…giddy with Happy Happy Joy Joy… and I’d just like to let you know that it takes a lot of concentration to not wedge a stiletto heel into timber decking! Check out the Minerva site where I’m spinnin’ like a whirlgig.

Miss 8 teaches me to party with attitude!

Miss 8 teaches me to party with attitude!

Pattern: Vogue 8882
Fabric: Wine shot taffeta.
Kit available from Minerva Fabrics – you know you want to – I’ve done all the shopping and pattern testing for you! Sew one and party on (perhaps Miss 8 should do a blog post about party style – she’s got it down to a fine art)

If you are concerned about shipping costs… I purchased 4m of this blue fabric from Minerva (apparently I’m a Shimmer Twill piglet – I need MOAH) and the shipping was just 10 pounds and arrived in no time at all. Love.

Hot Mess Birthday Dress

Last year I cheated on a birthday dress project because my mother-in-law gave me a beautiful vintage 1950s lace dress

This year I got SewBusy with less than a week to spare. That is the SewByTheSeatOfYourPantsSewBusy way.

Naturally I opted to pick a dress with at least 15 bodice pieces… because that is the ObstinateSewBusy way.

Naturally I opted to match a fabric with the pattern which was an IN YOUR FACE SewBusy option.

At the Melbourne Frocktails fabric trip in September, we spied a bolt of black/white gingham sitting on the counter at Alannah Hill. Several of us loved it, I think it was MyMessings, Petticoat & Peplums, Busy Lizzie and Bimble & Pimble (I’m getting old – forgive me if you are not in the list…). I suggested we do a Gingham Face-off and see what happened. We decided it could be paired with anything: piping, contrast fabric and whatever took our fancy – just use 2 metres of the fabric (I’ve used much less I think I have enough for a sleeveless shirt!).

I originally planned a shirtdress (my first thought), then I thought a Grainline Archer, then a strapless dress… then I was seized with a severe bout of IndecisiveSewBusy.

Then in one moment, I decided it had to become this…

Simplicity 2250

Simplicity 2250 – Cynthia Rowley design

Oh course! Let’s pair regular gingham checks with an irregular darted, pleated, seamed bodice with a crazy pleated, gathered skirt – hell yeah. And make those perfectionist stitchers’ eyeballs boil looking at all those mis-matched gingham checks… that’s the SewBusy way.

And I give you The Hot Mess Birthday Dress…

Too short!
Hot Mess is also v.short!

Today is (or was) my birthday. I totally understand if you don’t approve (of the dress – not the birthday). However I love it.

This dress has had mixed reviews… personally, I adored sewing it. I think it’s a little too short – but I love the pattern and would definitely make it again.

Hot Mess Birthday Dress - the back view

Hot Mess Birthday Dress – the back view

In typical SewBusy way, I loathed this pattern on sight. It was only when I pictured it with this fabric I went YES!, punched the air and purchased it.

Personally, and I totally get if some of you are rubbing your eyes at my crimes against pattern matching right now, I love how this pattern teamed with directional prints or a plain fabric. I think the whole point of all those crazy darts, pleats, tucks, gathers and more, is that you ‘see’ the hot mess of the bodice and skirt. It’s madness and I love it.

The craziness going on inside the bodice!

The craziness going on inside the bodice!

The bodice has tucks, darts and pleats. The bodice is underlined and lined. The bodice – without the contrast band, back bands ties and straps is a mere 15 pieces. The skirt is pleated, gathered and flat in places. It’s all kinds of crazy. It’s a blast to sew.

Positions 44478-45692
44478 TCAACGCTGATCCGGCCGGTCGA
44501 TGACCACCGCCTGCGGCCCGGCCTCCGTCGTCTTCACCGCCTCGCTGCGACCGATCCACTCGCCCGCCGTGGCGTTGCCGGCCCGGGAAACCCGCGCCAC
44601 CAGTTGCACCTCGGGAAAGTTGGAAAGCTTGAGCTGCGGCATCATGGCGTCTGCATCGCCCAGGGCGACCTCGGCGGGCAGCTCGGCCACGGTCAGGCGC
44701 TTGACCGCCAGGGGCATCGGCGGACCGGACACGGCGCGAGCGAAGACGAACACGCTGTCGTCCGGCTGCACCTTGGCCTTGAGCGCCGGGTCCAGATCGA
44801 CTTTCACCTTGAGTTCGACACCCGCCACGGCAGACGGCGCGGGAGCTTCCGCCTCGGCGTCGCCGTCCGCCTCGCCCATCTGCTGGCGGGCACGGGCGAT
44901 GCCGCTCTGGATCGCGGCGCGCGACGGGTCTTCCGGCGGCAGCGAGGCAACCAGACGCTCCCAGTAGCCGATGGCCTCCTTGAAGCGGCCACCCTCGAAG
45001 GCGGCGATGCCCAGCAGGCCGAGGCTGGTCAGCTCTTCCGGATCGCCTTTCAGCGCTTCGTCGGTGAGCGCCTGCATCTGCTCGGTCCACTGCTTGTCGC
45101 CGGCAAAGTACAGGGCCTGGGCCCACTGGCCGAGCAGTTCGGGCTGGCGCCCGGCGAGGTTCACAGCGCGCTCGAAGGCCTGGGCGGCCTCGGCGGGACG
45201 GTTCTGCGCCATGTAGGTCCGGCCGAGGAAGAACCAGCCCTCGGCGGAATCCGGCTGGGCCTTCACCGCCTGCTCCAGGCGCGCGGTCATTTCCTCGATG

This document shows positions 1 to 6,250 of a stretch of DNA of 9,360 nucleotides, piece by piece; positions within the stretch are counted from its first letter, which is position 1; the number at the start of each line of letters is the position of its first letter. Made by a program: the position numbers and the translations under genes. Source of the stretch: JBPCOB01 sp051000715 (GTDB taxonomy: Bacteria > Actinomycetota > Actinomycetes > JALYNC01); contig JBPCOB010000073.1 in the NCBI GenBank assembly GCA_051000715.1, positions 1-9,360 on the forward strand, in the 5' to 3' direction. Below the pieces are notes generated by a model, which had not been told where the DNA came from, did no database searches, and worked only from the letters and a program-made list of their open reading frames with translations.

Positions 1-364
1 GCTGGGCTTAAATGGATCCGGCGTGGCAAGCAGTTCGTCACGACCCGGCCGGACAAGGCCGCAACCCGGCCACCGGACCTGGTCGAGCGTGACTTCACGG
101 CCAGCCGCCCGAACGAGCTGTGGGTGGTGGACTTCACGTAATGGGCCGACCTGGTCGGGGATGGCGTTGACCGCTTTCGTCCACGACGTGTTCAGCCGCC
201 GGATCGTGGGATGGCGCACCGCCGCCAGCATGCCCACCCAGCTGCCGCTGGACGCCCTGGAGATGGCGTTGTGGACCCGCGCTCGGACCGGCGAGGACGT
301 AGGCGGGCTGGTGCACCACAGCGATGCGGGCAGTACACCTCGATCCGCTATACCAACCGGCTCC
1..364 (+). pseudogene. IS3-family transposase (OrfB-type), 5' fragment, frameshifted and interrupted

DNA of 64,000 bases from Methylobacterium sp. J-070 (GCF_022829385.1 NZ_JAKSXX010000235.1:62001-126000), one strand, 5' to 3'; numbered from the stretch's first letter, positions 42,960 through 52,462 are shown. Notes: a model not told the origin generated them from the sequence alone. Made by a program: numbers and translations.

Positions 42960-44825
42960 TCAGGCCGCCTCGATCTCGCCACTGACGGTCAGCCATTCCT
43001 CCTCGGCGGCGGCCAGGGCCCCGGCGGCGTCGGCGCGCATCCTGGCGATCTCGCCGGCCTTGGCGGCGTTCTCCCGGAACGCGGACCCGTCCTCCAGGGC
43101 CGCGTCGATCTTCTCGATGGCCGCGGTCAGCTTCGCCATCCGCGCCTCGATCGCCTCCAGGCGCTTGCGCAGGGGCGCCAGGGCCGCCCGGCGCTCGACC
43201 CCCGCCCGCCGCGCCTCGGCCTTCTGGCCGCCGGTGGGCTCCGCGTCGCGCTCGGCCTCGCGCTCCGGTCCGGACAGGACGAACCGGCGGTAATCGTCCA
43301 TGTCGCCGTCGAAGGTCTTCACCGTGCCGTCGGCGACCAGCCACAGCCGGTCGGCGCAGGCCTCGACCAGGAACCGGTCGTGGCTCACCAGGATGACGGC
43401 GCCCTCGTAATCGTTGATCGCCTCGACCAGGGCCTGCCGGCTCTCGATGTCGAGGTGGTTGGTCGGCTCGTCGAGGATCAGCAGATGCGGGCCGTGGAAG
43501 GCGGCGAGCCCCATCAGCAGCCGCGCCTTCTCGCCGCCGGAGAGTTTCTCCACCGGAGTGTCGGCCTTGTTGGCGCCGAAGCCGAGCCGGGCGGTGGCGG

Things I did differently…

I attached the lining to the zip in the same way that the Sewaholic Cambie bodice is lined. I think the way this bodice is finished is messy *sniff*. The Sewaholic way of finishing conceals all the seams – soooo much nicer.

I boned the bodice with Rigalene – it’s easy enough, you just sew the boning to the wrong side of the bodice lining seams (minus the seam allowances). It provides a nice structure to the dress – I recommend this!

I changed the ties to have a straighter shape, the petal/balloon shape of the pattern ties just scared me.

I did do a tiny bit of pattern matching down the centre back bodice seam – don’t know why I bothered as the ties cover it… I marked the seamline on the pattern piece – I find this the easiest way to match checks.

Matching checks technique

The line under CB (centre back) is the 5/8 inch seam allowance – I use this line to match the checks

Freaking me out…

The length of the skirt… I added 1.5 inches to the contrast band. I wished I added 2 inches to the main skirt pieces, it’s just sooo short! If I make this again, it’s going to be loooonger.

The Hot Mess Birthday Dress
The Hot Mess Birthday Dress

Final thoughts…This dress has had some shaky reviews and some good ones. It is not a walk in the park but it’s not that difficult either. Really. There are a billion and one steps (I never exaggerate) however if you mark all your notches, dots and more, it’s not that complicated. Really. Just go slow.

Check the finished measurements and choose your size from there. I like about 1 inch of ease in a fitted bodice so I made size 6. If I went by my body measurements, my size would have allowed 2.5 inches of ease in the bodice… way too much for this style of fitted bodice/dress in my humble opinion.

Pattern: Simplicity 2250
Fabric: from Alannah Hill, $10 a metre with black rayon fabric contrasts.

Confessions of a birthday blogger… I have more pictures of the interior of the dress… but it’s my birthday and I wanna have a drink, it’s late… *shuffles off stage left with a glass on Nant in hand…*

On the beach before Birthday dinner

On the beach before Birthday dinner